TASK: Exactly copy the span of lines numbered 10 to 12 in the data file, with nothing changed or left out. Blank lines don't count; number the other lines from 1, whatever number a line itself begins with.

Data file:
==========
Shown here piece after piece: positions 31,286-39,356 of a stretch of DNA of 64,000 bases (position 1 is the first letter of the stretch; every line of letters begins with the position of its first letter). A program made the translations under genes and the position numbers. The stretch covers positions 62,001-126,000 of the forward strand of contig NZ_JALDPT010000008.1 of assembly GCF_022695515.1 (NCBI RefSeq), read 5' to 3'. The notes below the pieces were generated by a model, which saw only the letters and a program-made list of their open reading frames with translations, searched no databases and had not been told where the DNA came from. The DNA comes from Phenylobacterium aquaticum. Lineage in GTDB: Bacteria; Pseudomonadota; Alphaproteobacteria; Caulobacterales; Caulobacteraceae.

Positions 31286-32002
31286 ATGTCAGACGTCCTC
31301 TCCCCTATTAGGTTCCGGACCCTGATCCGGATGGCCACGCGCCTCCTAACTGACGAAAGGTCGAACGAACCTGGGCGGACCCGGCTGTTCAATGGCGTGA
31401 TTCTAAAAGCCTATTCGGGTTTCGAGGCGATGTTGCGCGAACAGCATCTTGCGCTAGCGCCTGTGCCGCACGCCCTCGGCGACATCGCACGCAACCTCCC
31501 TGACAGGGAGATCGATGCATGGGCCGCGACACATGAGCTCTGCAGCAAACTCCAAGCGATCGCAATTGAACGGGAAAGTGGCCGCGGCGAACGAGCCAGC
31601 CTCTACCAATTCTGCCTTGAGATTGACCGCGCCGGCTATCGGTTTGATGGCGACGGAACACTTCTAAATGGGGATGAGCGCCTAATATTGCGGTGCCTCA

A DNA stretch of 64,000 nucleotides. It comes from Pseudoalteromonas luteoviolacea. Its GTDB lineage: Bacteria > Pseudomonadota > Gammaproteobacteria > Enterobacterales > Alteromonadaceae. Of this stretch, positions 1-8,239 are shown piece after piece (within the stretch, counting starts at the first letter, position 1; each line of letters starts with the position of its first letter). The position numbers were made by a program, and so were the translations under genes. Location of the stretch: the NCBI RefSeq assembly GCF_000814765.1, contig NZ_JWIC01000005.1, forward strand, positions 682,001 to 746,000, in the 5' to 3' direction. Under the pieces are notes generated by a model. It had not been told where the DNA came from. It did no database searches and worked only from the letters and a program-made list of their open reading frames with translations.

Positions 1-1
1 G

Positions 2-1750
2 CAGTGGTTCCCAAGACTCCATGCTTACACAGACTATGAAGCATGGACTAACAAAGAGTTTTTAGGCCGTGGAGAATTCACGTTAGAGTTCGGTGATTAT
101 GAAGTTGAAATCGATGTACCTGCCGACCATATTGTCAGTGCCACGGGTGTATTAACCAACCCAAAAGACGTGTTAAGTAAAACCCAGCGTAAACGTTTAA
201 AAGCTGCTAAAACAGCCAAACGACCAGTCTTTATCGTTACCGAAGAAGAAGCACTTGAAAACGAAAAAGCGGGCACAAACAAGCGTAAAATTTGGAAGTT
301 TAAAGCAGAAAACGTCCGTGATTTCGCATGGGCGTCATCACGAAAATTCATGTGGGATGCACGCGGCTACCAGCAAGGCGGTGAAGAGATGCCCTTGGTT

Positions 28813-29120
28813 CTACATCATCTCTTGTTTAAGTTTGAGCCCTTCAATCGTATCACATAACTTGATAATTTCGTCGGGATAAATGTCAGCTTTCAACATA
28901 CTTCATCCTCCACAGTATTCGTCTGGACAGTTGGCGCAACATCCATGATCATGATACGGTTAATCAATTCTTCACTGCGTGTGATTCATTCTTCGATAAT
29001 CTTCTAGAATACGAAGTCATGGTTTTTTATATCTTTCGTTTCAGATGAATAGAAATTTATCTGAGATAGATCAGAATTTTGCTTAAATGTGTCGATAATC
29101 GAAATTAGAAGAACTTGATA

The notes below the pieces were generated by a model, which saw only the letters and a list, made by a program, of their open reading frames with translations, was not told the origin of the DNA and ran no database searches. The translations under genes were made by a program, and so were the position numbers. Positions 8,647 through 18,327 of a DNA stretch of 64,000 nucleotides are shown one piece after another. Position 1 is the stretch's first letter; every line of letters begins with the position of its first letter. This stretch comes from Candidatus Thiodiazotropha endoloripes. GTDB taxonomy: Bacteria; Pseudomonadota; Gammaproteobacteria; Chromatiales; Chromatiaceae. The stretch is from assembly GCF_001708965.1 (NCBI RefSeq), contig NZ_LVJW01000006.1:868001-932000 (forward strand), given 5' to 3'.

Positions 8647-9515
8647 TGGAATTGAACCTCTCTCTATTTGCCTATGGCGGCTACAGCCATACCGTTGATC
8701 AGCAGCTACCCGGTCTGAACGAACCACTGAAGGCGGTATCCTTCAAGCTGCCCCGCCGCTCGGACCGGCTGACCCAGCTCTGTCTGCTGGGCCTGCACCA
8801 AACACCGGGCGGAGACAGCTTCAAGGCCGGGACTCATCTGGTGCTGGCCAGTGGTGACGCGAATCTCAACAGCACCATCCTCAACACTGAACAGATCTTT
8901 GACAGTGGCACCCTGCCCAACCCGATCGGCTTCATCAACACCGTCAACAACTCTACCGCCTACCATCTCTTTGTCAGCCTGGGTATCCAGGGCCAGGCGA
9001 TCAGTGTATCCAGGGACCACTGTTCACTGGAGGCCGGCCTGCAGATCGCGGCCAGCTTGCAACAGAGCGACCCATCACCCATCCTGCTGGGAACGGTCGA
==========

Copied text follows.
1 G

Positions 2-1750
2 CAGTGGTTCCCAAGACTCCATGCTTACACAGACTATGAAGCATGGACTAACAAAGAGTTTTTAGGCCGTGGAGAATTCACGTTAGAGTTCGGTGATTAT